In the coming weeks, as a complement to our book club discussions about Season Finale: The Unexpected Rise and Fall of The WB and UPN, I will be counting down the top 30 shows from the combined history of WB and UPN.
This list does not include shows that were originally aired on other networks but were later added to the WB or UPN lineup, such as Grounded for Life or Sister, Sister.
Last week, I began the countdown with shows ranked from 30 to 25, and today, we’ll be delving into the shows that occupy the 24th to 16th positions.
24. Moesha (UPN, 1996–2001): This sitcom stands out as the quintessential show of UPN’s formative years and holds the distinction of being one of its most enduring series.
It earns its place on this list not only for its longevity but also for its entertainment value. It’s worth mentioning that I personally didn’t watch it much, as you might have guessed.
23. Popular (WB, 1999–2001): Ryan Murphy’s initial foray into television will always be remembered for establishing the Murphy Trajectory.
It began with a daring, captivating, and slightly progressive start but gradually became overblown and sluggish in the middle, eventually reaching a point of decline.
Popular managed to navigate this trajectory in just two years, leaving a mark with its notable high points and injecting a dose of much-needed humor into The WB’s sincere programming lineup.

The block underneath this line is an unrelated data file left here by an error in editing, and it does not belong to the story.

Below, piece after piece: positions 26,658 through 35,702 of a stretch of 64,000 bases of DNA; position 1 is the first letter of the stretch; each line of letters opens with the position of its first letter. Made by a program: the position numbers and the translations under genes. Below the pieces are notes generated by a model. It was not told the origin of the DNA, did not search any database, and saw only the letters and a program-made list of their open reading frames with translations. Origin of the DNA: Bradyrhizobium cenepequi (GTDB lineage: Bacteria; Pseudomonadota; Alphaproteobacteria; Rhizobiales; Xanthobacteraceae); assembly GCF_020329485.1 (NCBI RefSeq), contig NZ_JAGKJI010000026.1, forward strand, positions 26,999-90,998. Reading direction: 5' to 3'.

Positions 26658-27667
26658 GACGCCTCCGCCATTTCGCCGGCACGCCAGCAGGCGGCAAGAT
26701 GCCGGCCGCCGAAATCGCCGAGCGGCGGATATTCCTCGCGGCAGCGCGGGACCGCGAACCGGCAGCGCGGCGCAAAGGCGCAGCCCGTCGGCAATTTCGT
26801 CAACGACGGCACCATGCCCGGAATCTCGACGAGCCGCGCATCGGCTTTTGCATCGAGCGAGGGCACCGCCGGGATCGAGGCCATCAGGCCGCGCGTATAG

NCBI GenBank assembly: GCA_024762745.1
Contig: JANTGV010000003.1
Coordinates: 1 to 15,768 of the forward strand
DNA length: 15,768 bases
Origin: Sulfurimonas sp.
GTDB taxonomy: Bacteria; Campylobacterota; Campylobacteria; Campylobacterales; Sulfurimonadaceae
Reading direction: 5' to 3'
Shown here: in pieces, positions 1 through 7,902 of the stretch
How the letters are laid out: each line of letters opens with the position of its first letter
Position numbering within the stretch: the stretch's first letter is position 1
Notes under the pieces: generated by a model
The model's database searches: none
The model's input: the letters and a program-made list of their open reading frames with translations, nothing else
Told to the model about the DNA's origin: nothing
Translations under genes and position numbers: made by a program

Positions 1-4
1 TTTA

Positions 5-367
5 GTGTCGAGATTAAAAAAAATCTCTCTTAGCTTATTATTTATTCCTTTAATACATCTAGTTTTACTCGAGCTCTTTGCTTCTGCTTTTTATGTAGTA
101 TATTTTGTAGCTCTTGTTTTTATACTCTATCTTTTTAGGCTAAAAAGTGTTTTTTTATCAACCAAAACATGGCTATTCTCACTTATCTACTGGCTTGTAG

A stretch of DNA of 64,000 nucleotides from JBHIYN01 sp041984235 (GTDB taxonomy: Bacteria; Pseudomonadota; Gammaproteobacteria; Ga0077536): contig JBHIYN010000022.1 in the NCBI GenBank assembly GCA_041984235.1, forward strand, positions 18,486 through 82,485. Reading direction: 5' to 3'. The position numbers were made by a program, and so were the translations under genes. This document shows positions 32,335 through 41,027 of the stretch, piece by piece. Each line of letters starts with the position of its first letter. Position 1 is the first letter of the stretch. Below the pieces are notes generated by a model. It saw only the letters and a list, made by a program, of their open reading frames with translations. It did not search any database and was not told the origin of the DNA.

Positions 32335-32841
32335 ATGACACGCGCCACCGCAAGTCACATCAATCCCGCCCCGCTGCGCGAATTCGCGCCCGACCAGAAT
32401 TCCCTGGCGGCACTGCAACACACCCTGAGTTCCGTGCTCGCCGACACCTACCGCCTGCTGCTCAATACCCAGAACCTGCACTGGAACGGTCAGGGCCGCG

22. Reba (WB, 2001–2006): From all indications, Reba McEntire’s new ABC sitcom, Malibu Country, is widely regarded as a less impressive iteration of “Reba.” For many, this might initially sound like a considerable disappointment.
However, there’s a twist to consider: Reba was actually quite decent. It exuded a friendly and inviting vibe, occasionally delivering some genuinely humorous moments.
The fact that people continue to attempt casting Joanna García-Swisher in sitcoms underscores her talent in the genre.
Steve Howey, who has since excelled in Shameless, was a suitable fit for his role as the somewhat dimwitted “man of the house.” And, not to be overlooked, Reba herself brought a charming on-screen presence to the show.
Also Read: The Top Shows in WB and UPN History: 15-8
21. The Surreal Life (WB, 2003–2004) and 20. Beauty and the Geek (WB, 2005–2006): In due course, both of these reality shows fell victim to excessive production and the influence of other networks, making it somewhat challenging to recall their initial awesomeness during their debut seasons on The WB.
The Surreal Life first benefitted from an exceptional cast and an era when fallen celebrities didn’t have the means of Twitter or TMZ to sustain their relevance, rendering them less self-aware.
Corey Haim’s presence on the show provided moments of fascination and occasionally even intense discomfort for the viewers.
Although the premise of Beauty and the Geek is fundamentally lighthearted and superficial, that inaugural year appeared somewhat unique during its time.